SXSW 2014: What Info Can (And Should) the Government Protect and Collect? - No Easy Answers
SXSW - Austin's annual tech, film, and music festival - is currently underway and has brought in thousands of film buffs, tech geeks, actors, and musicians from across the globe to meet, mingle, and enjoy the coolest city in Texas. And with the Interactive portion of the festival drawing to a close, what better time to look back on the things we've learned at SXSW 2014 so far.
What Info Can (And Should) the Government Protect & Collect? - No Easy Answers
Issues surrounding citizens' right to privacy and right to access information have been front and center for much of the week here in Austin, with a host of big names offering their thoughts and opinions on the matter.
Google chairman Eric Schmidt and Director of Google Ideas Jared Cohen kicked off SXSW with a discussion that ranged from robotics to privacy to the role of whistleblowers in the digital age. Both also shared their concerns over government overreach and the “balkanization of the internet” by countries around the globe.
In 2012, for example, Iran became the first country to push for a “national internet,” which would allow the country’s government to wall off a part of cyberspace, control it, and potentially even rewrite history. “Imagine if the Arab world decides to delete all references to Israel,” Schmidt hypothesized.
Interestingly, many of the panelists who spoke on issues related to privacy and security in the digital age were unable to be at SXSW in person due to their complicated relationships with the U.S. government.
In a video conversation through Skype, WikiLeaks founder Julian Assange blasted the NSA as a “rogue agency” and urged citizens to stand up and speak out about their right to privacy. Gay journalist Glenn Greenwald and whistleblower Edward Snowden also appeared via video, with Snowden accusing the NSA and U.S. government of “setting fire to the future of the internet” and telling attendees that they were the “firefighters” against mass surveillance and data collection.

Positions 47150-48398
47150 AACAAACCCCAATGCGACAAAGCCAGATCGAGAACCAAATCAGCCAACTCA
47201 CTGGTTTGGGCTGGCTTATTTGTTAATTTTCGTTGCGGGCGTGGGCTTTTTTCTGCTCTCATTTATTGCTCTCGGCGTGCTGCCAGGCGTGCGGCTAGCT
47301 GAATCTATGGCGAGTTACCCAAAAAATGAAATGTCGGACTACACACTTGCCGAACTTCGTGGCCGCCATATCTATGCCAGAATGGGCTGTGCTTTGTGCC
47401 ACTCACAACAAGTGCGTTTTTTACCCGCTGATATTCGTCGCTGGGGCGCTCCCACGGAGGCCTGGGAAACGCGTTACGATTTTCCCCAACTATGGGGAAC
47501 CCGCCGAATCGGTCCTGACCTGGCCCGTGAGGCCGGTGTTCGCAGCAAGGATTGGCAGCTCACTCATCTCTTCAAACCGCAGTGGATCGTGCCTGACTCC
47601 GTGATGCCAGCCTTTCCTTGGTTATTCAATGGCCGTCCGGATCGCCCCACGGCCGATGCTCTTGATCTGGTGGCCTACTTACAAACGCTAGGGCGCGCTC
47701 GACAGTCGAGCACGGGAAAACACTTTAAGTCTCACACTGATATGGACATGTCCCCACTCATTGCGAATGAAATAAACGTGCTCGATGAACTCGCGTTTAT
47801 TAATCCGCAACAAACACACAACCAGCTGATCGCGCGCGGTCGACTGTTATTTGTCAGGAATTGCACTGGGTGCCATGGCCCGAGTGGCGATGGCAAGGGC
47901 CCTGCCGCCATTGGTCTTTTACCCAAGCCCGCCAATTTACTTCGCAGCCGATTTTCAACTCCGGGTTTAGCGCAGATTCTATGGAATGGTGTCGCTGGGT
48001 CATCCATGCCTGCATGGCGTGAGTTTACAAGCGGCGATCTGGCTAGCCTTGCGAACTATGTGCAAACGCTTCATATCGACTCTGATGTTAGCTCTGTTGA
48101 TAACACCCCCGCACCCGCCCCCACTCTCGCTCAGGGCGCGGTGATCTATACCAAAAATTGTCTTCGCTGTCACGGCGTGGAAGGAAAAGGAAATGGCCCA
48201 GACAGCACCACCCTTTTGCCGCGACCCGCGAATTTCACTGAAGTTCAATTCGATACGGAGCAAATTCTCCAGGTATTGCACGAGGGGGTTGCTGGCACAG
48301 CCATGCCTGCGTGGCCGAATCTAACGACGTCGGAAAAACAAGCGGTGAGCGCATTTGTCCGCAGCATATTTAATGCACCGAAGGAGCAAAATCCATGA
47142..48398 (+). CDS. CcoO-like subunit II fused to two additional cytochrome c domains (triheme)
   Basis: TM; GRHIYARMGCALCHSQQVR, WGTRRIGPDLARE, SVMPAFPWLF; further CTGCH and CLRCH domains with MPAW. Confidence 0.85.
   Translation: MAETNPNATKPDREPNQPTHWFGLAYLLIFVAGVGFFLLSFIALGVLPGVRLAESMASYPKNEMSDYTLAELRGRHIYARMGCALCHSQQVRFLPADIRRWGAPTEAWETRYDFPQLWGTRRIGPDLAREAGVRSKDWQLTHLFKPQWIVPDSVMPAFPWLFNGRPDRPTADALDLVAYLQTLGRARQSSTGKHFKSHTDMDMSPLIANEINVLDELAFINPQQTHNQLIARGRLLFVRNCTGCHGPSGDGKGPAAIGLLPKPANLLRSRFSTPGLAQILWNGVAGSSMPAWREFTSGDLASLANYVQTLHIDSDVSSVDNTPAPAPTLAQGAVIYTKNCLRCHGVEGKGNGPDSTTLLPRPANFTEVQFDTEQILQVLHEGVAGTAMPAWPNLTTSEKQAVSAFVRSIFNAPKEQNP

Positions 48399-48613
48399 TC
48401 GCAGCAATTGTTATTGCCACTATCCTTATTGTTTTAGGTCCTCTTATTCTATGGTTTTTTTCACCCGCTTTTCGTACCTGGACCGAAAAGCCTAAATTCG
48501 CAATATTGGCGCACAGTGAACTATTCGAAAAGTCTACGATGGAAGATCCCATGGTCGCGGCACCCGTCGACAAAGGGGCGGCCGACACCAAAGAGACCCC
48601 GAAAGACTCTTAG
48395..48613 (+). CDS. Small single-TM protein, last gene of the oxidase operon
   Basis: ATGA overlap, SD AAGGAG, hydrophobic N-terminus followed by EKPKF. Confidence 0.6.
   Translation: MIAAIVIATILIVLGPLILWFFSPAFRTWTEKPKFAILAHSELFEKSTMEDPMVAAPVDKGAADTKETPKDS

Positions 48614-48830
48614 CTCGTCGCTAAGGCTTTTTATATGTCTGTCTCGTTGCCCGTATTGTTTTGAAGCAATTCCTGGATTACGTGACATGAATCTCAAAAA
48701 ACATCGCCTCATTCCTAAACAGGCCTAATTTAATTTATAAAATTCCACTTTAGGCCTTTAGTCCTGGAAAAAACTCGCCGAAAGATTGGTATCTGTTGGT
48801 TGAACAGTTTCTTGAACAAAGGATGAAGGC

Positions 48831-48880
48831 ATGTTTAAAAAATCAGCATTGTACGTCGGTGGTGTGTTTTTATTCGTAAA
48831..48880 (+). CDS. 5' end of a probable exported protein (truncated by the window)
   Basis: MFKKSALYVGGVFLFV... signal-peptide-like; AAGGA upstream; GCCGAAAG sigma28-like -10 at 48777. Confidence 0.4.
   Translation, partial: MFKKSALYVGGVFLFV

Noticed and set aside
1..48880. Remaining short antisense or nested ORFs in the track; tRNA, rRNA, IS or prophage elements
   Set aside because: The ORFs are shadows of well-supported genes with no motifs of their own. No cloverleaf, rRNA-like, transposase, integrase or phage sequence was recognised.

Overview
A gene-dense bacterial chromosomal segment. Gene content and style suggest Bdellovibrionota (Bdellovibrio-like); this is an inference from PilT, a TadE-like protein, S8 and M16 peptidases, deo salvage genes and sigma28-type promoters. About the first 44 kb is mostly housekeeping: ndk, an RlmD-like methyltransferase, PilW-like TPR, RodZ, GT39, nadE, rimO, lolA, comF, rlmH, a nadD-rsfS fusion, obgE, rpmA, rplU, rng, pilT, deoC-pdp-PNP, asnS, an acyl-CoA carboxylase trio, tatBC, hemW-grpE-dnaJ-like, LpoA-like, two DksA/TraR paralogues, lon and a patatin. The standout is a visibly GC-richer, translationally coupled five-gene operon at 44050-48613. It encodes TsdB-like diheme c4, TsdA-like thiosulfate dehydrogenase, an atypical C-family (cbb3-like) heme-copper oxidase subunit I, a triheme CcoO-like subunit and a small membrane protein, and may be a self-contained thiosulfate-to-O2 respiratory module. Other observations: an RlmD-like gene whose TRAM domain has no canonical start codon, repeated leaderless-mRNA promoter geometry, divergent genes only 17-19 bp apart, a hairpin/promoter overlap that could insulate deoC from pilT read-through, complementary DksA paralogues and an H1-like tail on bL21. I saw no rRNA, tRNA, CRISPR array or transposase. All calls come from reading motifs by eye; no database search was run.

"In an NSA building somewhere probably in Maryland there is a record of everyone who has ever called an abortion clinic, everyone who has called an Alcoholics Anonymous hotline, anyone who has ever called a gay bookstore," Snowden said. "And they tell us don’t worry we aren’t looking at it or we aren’t looking at it in that way...that is none of the government's business."
Other panelists pushed back a bit against the enthusiastic embrace of Assange, Snowden and unfettered access to government information. BBC’s Sharon Weinberger asked audiences to imagine a hypothetical 1940s where both the internet and Edward Snowden were present. How would we feel if he had leaked classified government blueprints for nuclear warheads? Would we support open access to information if it enabled our wartime enemies to potentially build a weapon of mass destruction?
Google’s Schmidt also found the internet’s ability to allow leakers to release extremely large quantities of documents troubling:
“I don’t think we want random people leaking large amounts of random data,” Schmidt said. “People can be hurt. There’s no way to tell if there’s something in a leak of a million documents that it could get someone killed.”
For now, it seems the debate about who exactly gets to decide what “appropriate use” of government power is and what types of information should be public will continue into the foreseable future.
[Google photo via PC Pro]